Irish nationalist
and Gaelic revival movements. Intermarriage and the Ne Temere
Ne Temere
decree. Unionists were and are[citation needed] largely Protestant, and in many mixed households the children were brought up as Catholics, often because of family or community pressure and the 1908 papal Ne Temere
Ne Temere
decree. There was also a surplus of marriageable female Unionists in the aftermath of World War I who could not find Protestant husbands.[56]

The first President of Ireland, Douglas Hyde
Douglas Hyde
(1938–1945) was Protestant, though only two senior Irish politicians attended his Church of Ireland
Ireland
funeral; the Catholic members of the government had to wait on the pavement near the Church to be compliant with Canon law. Some Unionists in the south simply adapted and began to associate themselves with the new southern Irish regime of Cumann na nGaedheal.[citation needed] On 19 January 1922, leading Unionists held a meeting and unanimously decided to support the Free State government.[citation needed] Many gained appointment to the Free State's Senate, including the Earl of Dunraven
Earl of Dunraven
and Thomas Westropp Bennett. Several generations of one Unionist political family, the Dockrells, won election as Teachta Dála (TDs). The Dublin borough of Rathmines
Rathmines
had a unionist majority up to the late 1920s, when a local government re-organisation abolished all Dublin borough councils. Later, the Earl of Granard and the Provost of Trinity College Dublin gained appointment to the President of Ireland's advisory body, the Council of State. Most Irish Unionists, however, simply withdrew from public life, and since the late 1920s there have been no self-professed Unionists elected to the Irish parliament.[57] See also[edit] Unionism in Northern Ireland[edit]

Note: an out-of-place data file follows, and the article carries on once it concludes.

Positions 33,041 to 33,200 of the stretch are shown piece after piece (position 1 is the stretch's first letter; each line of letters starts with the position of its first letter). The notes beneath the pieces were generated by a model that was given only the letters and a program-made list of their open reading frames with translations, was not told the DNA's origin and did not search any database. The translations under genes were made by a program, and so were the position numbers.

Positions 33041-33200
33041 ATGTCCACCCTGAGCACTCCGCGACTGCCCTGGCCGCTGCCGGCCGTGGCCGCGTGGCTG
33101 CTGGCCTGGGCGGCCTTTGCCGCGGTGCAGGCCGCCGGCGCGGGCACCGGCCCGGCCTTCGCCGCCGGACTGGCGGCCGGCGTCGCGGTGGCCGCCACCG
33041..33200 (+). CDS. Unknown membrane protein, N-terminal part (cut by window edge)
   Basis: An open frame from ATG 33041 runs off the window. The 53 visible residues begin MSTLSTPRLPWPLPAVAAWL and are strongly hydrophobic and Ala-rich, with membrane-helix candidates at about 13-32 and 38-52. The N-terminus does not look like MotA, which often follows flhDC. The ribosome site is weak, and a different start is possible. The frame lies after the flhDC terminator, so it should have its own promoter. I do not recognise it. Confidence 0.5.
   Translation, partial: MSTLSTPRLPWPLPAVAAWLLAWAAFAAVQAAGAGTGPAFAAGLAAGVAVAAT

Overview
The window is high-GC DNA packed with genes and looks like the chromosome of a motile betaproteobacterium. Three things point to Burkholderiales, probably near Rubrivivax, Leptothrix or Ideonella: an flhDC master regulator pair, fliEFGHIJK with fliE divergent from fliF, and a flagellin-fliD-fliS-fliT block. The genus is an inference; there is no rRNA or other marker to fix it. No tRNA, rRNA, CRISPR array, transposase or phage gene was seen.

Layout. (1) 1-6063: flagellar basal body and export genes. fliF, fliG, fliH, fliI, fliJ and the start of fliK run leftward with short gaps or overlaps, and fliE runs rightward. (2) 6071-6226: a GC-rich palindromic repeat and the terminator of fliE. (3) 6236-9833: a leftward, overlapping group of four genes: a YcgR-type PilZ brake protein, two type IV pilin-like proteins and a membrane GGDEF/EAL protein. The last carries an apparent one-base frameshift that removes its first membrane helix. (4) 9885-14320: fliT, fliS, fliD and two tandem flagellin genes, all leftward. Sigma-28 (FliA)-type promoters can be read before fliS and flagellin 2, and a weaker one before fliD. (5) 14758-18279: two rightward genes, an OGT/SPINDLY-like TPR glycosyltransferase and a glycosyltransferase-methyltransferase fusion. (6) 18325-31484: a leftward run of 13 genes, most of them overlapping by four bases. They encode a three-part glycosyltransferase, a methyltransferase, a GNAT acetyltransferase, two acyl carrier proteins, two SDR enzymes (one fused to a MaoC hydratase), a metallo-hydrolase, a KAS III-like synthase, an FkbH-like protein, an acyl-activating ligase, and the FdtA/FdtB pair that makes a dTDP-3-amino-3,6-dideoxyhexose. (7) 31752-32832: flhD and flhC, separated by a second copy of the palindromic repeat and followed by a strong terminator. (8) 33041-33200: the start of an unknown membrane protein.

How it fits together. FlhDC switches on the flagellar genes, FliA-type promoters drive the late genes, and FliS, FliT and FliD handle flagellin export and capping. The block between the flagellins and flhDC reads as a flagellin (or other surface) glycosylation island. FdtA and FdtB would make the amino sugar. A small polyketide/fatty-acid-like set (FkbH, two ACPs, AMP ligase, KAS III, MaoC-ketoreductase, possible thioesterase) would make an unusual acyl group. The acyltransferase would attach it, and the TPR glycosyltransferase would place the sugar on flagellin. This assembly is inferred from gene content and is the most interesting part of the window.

Government of Ireland
Ireland
Act 1920 Politics of Northern Ireland Republic of Ireland– United Kingdom
United Kingdom
border Ulster
Ulster
loyalism Ulster
Ulster
Scots people

Southern unionism[edit]

Anglo-Irish people Reform Group (Ireland) West Brit

Wider interests[edit]

Commonwealth of Nations Scotch-Irish Americans Unionism in England Unionism in Scotland Unionism in the United Kingdom

Unionist political parties[edit]

Conservative Party (UK), officially the Conservative and Unionist Party (1830–present) Liberal Unionist Party
Liberal Unionist Party
(1886–1912) Irish Unionist Alliance
Irish Unionist Alliance
(1891–1922) Ulster
Ulster
Unionist Party (1905–present) Communist Party of Northern Ireland
Ireland
(1941–1970) Northern Ireland
Ireland
Labour Party (1949–1987) Democratic Unionist Party
Democratic Unionist Party
(1971–present) Vanguard Unionist Progressive Party